5. James D. Hamilton, 2009. "Understanding Crude Oil Prices," The Energy Journal, International Association for Energy Economics, vol. 0(Number 2), pages 179-206.
  6. Kline, Patrick, 2008. "Understanding Sectoral Labor Market Dynamics: An Equilibrium Analysis of the Oil and Gas Field Services Industry," Working Papers 43, Yale University, Department of Economics.
  7. Frederick van der Ploeg, 2011. "Natural Resources: Curse or Blessing?," Journal of Economic Literature, American Economic Association, vol. 49(2), pages 366-420, June.
  8. Gallego, M. & Pitchik, C., 2004. "An economic theory of leadership turnover," Journal of Public Economics, Elsevier, vol. 88(12), pages 2361-2382, December.
  9. Eifert, Benn & Gelb, Alan & Borje Tallroth, Nils, 2002. "The political economy of fiscal policy and economic management in oil exporting countries," Policy Research Working Paper Series 2899, The World Bank.
  10. Jesus Crespo Cuaresma & Harald Oberhofer & Paul Raschky, 2011. "Oil and the duration of dictatorships," Public Choice, Springer, vol. 148(3), pages 505-530, September.
  11. Martin Gassebner & Michael J. Lamla & James Raymond Vreeland, 2013. "Extreme Bounds of Democracy," Journal of Conflict Resolution, Peace Science Society (International), vol. 57(2), pages 171-197, April.
  12. Robinson, James A & Torvik, Ragnar, 2002. "White Elephants," CEPR Discussion Papers 3459, C.E.P.R. Discussion Papers.
  13. Yu-Hsiang Lei & Guy Michaels, 2011. "Do Giant Oilfield Discoveries Fuel Internal Armed Conflicts?," CEP Discussion Papers dp1089, Centre for Economic Performance, LSE.
  14. Robinson, James A & Torvik, Ragnar & Verdier, Thierry, 2002. "Political Foundations of the Resource Curse," CEPR Discussion Papers 3422, C.E.P.R. Discussion Papers.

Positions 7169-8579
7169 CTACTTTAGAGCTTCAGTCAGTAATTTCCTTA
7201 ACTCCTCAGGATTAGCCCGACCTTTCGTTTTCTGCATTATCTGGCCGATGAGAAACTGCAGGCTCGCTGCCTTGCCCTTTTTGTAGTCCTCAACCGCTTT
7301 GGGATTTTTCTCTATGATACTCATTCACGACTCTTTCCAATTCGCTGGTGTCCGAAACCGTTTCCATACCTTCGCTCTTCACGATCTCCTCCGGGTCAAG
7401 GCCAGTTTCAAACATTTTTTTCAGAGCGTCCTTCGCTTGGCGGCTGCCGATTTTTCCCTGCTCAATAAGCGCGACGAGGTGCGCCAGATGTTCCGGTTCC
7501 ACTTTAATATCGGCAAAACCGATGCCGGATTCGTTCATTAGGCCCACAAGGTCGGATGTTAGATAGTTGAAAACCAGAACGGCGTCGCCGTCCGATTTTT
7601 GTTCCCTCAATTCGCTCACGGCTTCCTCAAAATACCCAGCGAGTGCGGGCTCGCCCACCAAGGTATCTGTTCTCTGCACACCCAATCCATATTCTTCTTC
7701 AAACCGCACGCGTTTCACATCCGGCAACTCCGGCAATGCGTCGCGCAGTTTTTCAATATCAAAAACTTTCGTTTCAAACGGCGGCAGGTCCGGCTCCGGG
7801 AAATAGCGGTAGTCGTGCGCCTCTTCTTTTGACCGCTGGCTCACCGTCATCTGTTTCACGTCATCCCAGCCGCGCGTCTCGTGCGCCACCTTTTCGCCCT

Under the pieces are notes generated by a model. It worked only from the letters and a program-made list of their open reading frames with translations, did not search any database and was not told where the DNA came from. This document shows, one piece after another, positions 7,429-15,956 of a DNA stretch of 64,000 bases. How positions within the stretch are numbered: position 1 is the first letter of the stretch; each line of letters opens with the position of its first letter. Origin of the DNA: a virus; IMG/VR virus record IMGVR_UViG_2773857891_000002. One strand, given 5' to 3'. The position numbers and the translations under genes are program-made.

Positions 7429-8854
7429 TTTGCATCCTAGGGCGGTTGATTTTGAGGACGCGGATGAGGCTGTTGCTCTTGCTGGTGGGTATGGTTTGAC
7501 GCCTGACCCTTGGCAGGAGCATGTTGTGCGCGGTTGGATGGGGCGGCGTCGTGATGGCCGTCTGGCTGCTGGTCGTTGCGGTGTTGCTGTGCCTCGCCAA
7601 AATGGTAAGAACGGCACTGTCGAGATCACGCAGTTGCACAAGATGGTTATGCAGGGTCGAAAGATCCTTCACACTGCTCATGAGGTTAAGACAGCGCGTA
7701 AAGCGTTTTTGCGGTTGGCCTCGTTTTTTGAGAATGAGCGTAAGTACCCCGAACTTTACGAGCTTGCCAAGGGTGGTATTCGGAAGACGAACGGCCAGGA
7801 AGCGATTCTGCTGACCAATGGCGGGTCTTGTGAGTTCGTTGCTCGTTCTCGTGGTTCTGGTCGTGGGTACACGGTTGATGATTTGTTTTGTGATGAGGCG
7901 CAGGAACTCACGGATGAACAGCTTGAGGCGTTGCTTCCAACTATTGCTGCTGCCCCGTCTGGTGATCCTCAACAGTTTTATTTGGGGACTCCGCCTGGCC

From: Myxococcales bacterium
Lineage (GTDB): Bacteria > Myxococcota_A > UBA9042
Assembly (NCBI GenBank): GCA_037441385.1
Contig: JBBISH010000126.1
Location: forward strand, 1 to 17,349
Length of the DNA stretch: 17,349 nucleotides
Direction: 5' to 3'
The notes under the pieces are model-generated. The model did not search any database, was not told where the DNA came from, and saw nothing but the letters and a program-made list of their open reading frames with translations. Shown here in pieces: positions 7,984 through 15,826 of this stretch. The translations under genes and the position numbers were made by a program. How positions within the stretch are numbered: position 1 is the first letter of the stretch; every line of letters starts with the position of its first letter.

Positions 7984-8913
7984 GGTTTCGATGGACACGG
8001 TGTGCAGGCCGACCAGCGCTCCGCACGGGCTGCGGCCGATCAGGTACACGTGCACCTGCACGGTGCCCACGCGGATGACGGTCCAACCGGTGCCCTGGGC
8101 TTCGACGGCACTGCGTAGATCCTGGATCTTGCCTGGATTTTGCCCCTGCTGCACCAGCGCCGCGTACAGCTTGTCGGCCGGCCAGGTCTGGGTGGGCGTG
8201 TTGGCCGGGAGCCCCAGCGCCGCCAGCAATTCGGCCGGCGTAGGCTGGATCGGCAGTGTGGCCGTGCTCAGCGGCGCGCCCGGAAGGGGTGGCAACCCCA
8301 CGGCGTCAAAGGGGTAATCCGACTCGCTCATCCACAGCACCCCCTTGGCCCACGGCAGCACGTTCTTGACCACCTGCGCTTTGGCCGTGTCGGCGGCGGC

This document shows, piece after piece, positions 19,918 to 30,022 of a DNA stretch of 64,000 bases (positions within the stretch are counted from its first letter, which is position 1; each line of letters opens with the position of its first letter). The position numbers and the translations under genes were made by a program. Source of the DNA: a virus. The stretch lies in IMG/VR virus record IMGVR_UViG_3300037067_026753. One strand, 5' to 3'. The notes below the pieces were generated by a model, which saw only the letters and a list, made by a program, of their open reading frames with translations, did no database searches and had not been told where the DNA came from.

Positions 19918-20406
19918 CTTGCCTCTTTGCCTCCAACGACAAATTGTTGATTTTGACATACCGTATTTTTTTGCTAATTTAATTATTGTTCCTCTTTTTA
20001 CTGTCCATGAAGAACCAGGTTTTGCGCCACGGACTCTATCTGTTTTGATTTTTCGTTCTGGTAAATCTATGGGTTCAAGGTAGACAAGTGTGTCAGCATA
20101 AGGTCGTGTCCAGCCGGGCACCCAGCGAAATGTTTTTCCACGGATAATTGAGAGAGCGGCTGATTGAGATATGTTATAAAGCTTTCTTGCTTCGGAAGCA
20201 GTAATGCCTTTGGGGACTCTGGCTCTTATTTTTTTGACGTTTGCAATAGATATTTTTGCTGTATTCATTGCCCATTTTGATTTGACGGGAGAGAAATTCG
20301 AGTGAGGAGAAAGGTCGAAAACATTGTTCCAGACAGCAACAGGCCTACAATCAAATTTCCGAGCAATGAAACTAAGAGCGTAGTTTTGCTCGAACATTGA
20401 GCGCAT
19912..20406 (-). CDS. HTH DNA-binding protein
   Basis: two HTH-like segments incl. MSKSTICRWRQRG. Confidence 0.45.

15. Daron Acemoglu & Amy Finkelstein & Matthew J. Notowidigdo, 2009. "Income and Health Spending: Evidence from Oil Price Shocks," NBER Working Papers 14744, National Bureau of Economic Research, Inc.
  16. Elisabeth Gilmore & Nils Petter Gleditsch & Päivi Lujala & Jan Ketil Rod, 2005. "Conflict Diamonds: A New Dataset," Conflict Management and Peace Science, Peace Science Society (International), vol. 22(3), pages 257-272, July.
  17. Bhattacharyya, Sambit & Hodler, Roland, 2010. "Natural resources, democracy and corruption," European Economic Review, Elsevier, vol. 54(4), pages 608-621, May.
  18. Paul Collier & Anke Hoeffler, 2004. "Greed and Grievance in Civil War," Development and Comp Systems 0409007, EconWPA.
  19. Jeffrey D. Sachs & Andrew M. Warner, 1995. "Natural Resource Abundance and Economic Growth," NBER Working Papers 5398, National Bureau of Economic Research, Inc.
  20. Silje Aslaksen, 2010. "Oil and democracy: More than a cross-country correlation?," Journal of Peace Research, Peace Research Institute Oslo, vol. 47(4), pages 421-431, July.